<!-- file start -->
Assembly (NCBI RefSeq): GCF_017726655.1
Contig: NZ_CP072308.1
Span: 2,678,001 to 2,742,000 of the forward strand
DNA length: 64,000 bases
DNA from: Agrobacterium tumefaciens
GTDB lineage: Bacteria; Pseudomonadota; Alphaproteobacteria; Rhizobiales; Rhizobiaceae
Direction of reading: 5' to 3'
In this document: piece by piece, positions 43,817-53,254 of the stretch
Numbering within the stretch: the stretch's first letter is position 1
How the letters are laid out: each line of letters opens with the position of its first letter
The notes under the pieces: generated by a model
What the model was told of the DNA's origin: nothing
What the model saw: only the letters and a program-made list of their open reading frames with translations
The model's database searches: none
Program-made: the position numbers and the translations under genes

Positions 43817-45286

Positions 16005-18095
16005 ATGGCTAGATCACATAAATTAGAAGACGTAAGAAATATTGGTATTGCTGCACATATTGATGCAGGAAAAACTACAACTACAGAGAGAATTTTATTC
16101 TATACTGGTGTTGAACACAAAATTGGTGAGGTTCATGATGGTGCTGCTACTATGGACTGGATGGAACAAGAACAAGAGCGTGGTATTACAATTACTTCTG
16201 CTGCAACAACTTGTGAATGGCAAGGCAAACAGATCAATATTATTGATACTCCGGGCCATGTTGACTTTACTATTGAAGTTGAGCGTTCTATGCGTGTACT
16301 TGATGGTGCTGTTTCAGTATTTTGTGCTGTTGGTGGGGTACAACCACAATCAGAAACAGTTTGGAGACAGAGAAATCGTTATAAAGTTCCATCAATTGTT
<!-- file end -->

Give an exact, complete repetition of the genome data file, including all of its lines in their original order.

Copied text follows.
Assembly (NCBI RefSeq): GCF_017726655.1
Contig: NZ_CP072308.1
Span: 2,678,001 to 2,742,000 of the forward strand
DNA length: 64,000 bases
DNA from: Agrobacterium tumefaciens
GTDB lineage: Bacteria; Pseudomonadota; Alphaproteobacteria; Rhizobiales; Rhizobiaceae
Direction of reading: 5' to 3'
In this document: piece by piece, positions 43,817-53,254 of the stretch
Numbering within the stretch: the stretch's first letter is position 1
How the letters are laid out: each line of letters opens with the position of its first letter
The notes under the pieces: generated by a model
What the model was told of the DNA's origin: nothing
What the model saw: only the letters and a program-made list of their open reading frames with translations
The model's database searches: none
Program-made: the position numbers and the translations under genes

Positions 43817-45286

Positions 16005-18095
16005 ATGGCTAGATCACATAAATTAGAAGACGTAAGAAATATTGGTATTGCTGCACATATTGATGCAGGAAAAACTACAACTACAGAGAGAATTTTATTC
16101 TATACTGGTGTTGAACACAAAATTGGTGAGGTTCATGATGGTGCTGCTACTATGGACTGGATGGAACAAGAACAAGAGCGTGGTATTACAATTACTTCTG
16201 CTGCAACAACTTGTGAATGGCAAGGCAAACAGATCAATATTATTGATACTCCGGGCCATGTTGACTTTACTATTGAAGTTGAGCGTTCTATGCGTGTACT
16301 TGATGGTGCTGTTTCAGTATTTTGTGCTGTTGGTGGGGTACAACCACAATCAGAAACAGTTTGGAGACAGAGAAATCGTTATAAAGTTCCATCAATTGTT